Jul 24, 2013, 1:09 PM EDT
Racism reared its ugly head once again in Italy, as Serie A giants AC Milan took on top-flight newcomers Sassuolo in a friendly.
In the game’s 34th minute, Milan’s Guinean international Kevin Constant walked off the pitch after alleged racial abuse from fans at the Stadio del Tricolore on Tuesday night.
The game continued, but repeated announcements over the stadium’s speakers urged fans to stop the racist chanting or the game would be abandoned. Milan lost the match 2-1, but that hardly mattered.
Italian Football Federation (FIGC) had this to say on the latest allegations of racial abuse.
The Federal Prosecutor’s Office has opened an investigation to ascertain the extent of the racist incident that took place at the Stadio del Tricolore in Reggio Emilia during the Milan-Sassuolo match, which saw AC Milan player Kevin Constant the subject of chants from some supporters in the stands.
This incident once again raises the debate as to what players should do if they’re being racially abused whilst on the soccer pitch.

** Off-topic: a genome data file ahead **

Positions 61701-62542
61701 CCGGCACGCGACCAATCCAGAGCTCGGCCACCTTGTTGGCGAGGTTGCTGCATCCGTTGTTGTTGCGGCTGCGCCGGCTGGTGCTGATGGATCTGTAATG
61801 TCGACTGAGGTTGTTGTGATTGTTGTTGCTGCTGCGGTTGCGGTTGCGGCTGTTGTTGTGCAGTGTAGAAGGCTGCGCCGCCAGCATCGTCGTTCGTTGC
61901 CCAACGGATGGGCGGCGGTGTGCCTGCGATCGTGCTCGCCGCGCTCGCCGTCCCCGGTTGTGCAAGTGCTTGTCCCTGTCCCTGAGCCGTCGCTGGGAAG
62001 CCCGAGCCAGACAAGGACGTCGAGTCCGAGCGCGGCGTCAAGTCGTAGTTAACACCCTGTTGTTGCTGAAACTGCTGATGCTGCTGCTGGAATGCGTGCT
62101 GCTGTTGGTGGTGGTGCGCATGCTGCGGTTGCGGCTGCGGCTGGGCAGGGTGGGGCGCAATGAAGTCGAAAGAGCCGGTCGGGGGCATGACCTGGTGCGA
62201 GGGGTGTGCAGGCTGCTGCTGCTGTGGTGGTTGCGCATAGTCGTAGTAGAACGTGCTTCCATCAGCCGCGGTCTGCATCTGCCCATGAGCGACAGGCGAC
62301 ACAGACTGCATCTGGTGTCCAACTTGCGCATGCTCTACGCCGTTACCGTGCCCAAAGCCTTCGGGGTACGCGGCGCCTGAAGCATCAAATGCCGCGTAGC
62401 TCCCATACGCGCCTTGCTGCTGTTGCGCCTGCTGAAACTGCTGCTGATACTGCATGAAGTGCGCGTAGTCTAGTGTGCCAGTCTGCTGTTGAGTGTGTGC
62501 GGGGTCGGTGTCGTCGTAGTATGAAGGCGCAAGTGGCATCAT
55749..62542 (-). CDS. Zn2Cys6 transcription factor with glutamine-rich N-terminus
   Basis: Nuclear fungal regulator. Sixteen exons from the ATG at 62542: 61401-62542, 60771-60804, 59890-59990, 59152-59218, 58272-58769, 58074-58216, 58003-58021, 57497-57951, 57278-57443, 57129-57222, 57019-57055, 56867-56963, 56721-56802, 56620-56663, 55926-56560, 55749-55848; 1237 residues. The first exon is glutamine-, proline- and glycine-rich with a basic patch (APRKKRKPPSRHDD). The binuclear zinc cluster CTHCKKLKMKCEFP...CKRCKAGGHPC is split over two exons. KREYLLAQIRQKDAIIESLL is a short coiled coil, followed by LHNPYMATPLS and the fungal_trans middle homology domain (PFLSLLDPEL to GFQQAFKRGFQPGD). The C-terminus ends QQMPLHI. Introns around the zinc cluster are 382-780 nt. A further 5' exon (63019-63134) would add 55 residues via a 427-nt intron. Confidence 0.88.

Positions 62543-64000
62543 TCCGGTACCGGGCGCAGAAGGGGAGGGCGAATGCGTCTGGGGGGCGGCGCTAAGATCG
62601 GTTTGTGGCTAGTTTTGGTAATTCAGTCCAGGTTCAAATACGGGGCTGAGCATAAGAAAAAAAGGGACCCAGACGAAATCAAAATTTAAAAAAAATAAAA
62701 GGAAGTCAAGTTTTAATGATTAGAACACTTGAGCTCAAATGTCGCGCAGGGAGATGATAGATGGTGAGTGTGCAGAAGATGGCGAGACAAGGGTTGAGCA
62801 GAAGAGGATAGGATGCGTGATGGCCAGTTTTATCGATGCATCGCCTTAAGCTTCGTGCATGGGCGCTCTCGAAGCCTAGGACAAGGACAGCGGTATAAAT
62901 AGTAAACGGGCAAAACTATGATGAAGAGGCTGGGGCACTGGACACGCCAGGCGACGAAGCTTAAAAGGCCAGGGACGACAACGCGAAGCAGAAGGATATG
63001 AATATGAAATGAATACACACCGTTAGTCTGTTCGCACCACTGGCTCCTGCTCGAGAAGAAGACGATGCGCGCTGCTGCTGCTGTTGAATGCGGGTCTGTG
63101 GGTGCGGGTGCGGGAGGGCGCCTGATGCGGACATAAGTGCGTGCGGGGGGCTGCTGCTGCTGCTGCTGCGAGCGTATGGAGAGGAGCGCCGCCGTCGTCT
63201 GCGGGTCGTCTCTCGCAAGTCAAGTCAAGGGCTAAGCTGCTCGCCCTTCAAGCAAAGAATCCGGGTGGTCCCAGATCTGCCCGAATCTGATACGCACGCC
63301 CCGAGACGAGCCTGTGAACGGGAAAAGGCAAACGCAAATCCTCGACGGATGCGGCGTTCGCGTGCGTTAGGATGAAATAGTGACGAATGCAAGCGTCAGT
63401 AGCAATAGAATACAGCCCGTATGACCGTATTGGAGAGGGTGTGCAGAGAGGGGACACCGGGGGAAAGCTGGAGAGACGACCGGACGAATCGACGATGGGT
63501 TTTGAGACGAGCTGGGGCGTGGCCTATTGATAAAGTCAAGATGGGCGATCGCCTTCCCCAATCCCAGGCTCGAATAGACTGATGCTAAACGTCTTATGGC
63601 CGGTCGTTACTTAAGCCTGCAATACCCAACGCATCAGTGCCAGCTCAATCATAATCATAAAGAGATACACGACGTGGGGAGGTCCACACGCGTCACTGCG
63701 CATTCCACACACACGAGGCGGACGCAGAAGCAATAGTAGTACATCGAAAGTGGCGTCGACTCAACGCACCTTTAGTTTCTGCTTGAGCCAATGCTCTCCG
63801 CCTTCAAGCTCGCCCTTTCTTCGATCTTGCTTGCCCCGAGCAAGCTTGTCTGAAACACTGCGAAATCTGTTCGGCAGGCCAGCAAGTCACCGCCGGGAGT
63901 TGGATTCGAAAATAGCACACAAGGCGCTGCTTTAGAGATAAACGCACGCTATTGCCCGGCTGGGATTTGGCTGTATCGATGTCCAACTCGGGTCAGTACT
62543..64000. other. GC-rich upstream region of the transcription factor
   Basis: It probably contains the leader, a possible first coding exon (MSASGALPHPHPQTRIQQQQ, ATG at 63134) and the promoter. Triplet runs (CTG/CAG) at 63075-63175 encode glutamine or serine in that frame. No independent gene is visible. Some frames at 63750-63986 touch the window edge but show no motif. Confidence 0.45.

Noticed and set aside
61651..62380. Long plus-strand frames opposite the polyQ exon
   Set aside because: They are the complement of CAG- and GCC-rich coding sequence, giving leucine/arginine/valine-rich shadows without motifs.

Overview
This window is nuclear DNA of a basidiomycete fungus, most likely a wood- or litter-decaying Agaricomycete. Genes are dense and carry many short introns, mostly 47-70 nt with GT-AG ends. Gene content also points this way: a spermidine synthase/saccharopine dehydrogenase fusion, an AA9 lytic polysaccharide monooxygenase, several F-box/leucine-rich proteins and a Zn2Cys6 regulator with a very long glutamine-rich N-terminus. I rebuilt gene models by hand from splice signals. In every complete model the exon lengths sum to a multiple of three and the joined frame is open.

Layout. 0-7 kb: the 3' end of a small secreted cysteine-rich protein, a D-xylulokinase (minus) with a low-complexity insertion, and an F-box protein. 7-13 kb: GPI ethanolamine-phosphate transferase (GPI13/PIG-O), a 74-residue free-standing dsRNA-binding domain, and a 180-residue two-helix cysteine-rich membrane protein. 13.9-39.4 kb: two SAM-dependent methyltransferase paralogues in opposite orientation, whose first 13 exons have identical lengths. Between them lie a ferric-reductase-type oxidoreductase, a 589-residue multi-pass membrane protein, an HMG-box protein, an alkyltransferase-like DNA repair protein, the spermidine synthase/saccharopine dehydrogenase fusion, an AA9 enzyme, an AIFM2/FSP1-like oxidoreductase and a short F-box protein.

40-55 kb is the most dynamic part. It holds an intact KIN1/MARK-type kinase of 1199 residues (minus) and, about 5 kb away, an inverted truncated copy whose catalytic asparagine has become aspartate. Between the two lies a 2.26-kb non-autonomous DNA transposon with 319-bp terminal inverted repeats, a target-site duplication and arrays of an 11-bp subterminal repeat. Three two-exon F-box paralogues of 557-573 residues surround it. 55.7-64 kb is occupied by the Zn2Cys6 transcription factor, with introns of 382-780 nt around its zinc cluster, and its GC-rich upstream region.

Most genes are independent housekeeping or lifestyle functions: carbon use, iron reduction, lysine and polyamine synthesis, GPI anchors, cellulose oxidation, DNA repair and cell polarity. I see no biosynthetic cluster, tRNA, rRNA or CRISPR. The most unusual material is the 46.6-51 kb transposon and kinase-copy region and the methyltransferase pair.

After the game Milan released a statement saying that, “this was not a decision he (Constant) should have taken upon himself to make.”
So a clear gray-area still exists as to what players should do when suffering from racist abuse.
Constant’s Milan teammate Kevin-Prince Boateng walked off in January, when Milan’s players were subject to similar abuse from the stands as the played Italian minnows Pro Patria in a friendly.
Boateng was applauded around the globe for his actions and has since been made the first member of FIFA’s anti-discrimination task force.
New rules have since been brought into play by FIFA and if there is sufficient evidence to suggest Constant was racially abused during Tuesday’s friendly tournament, then those involved should be extremely worried about the new hard-hitting sanctions coming their way.
Below is a short video clip of the incident (not the best quality), as Constant picks up the ball and kicks it towards the alleged group hurling racist taunts his way, much like Boateng did back in January. He is then approached by players from both teams, the referee and coaches trying to persuade him to play on, but Constant was having none of it.
I didn’t think we’d be speaking about this same topic in the exact same region so soon after the Boateng incident, but sadly we are.
Despite all the good work that’s going on to eradicate racism in soccer, incidents like these prove there’s still a long way to go.
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